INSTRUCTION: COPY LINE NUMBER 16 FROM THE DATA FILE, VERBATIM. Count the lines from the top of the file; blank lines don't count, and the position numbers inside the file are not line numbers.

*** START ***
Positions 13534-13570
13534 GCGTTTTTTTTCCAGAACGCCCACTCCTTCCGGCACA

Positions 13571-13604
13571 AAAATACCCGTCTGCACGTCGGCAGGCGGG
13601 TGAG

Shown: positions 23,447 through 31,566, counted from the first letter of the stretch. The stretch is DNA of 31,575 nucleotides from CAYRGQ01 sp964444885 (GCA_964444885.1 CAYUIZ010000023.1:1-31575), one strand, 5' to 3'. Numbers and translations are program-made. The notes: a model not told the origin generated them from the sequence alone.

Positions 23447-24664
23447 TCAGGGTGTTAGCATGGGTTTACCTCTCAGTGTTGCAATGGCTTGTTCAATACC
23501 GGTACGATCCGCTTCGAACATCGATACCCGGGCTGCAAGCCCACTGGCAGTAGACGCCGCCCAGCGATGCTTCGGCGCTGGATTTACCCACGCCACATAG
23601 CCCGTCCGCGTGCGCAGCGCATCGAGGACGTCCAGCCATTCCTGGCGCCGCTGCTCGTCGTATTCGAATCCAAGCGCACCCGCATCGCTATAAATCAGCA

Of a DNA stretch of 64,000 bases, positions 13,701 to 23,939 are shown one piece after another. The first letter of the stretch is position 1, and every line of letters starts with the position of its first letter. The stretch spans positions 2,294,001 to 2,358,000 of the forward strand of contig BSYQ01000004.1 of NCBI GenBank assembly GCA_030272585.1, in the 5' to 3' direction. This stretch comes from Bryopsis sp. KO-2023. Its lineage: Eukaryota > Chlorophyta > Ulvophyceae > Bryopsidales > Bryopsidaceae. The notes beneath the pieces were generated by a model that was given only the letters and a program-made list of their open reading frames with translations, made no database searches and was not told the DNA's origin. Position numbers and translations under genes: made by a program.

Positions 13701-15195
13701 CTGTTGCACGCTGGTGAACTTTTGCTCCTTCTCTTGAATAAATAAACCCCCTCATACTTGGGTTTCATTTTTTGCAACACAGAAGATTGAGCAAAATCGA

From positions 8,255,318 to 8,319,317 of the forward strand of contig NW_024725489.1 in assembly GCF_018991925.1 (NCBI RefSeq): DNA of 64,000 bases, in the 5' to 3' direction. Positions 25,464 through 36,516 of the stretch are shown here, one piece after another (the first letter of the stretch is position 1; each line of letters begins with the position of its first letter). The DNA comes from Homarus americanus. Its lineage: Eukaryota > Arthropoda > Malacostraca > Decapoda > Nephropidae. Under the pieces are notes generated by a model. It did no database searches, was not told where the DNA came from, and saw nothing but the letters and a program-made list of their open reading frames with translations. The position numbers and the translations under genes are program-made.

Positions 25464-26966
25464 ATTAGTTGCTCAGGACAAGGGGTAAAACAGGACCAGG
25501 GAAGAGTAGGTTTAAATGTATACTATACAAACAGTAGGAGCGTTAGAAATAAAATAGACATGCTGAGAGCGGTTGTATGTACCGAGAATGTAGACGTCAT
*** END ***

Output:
25464 ATTAGTTGCTCAGGACAAGGGGTAAAACAGGACCAGG